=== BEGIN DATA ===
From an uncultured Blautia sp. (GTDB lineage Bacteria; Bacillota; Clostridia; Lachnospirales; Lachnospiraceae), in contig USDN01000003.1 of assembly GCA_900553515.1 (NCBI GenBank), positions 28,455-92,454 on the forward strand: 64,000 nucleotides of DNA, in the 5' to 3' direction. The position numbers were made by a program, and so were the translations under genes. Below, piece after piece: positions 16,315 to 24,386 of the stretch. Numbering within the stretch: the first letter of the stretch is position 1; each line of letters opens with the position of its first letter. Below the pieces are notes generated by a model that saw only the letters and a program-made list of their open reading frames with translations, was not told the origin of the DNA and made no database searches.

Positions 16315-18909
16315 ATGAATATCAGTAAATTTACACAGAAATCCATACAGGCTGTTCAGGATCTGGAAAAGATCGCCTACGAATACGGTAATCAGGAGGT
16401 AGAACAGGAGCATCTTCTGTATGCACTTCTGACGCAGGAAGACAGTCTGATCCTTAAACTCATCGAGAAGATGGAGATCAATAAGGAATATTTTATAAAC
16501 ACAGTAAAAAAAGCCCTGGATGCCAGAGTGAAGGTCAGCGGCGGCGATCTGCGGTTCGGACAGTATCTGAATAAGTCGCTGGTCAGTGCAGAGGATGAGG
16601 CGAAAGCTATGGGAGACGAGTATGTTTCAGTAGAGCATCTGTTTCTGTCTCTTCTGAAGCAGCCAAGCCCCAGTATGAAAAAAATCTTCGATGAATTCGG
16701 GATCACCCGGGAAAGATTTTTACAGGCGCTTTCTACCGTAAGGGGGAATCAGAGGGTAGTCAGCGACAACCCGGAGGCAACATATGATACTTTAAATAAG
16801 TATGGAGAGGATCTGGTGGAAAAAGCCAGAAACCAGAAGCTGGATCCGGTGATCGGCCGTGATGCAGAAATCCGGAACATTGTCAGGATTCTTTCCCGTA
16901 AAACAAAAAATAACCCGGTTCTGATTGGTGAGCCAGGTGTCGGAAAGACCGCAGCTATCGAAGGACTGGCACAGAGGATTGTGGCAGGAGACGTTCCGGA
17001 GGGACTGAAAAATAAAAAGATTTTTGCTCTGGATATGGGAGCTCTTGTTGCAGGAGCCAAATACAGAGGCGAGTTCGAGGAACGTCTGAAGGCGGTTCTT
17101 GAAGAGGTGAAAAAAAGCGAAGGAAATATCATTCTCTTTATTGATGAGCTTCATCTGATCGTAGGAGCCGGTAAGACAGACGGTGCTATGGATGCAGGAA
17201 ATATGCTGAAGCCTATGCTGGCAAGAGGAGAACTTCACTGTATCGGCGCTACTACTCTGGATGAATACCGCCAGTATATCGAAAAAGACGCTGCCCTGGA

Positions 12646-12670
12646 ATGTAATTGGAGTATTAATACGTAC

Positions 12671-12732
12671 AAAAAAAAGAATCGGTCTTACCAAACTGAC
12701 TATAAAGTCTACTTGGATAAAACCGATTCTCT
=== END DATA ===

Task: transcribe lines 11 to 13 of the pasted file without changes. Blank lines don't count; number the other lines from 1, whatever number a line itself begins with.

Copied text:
17101 GAAGAGGTGAAAAAAAGCGAAGGAAATATCATTCTCTTTATTGATGAGCTTCATCTGATCGTAGGAGCCGGTAAGACAGACGGTGCTATGGATGCAGGAA
17201 ATATGCTGAAGCCTATGCTGGCAAGAGGAGAACTTCACTGTATCGGCGCTACTACTCTGGATGAATACCGCCAGTATATCGAAAAAGACGCTGCCCTGGA

Positions 12646-12670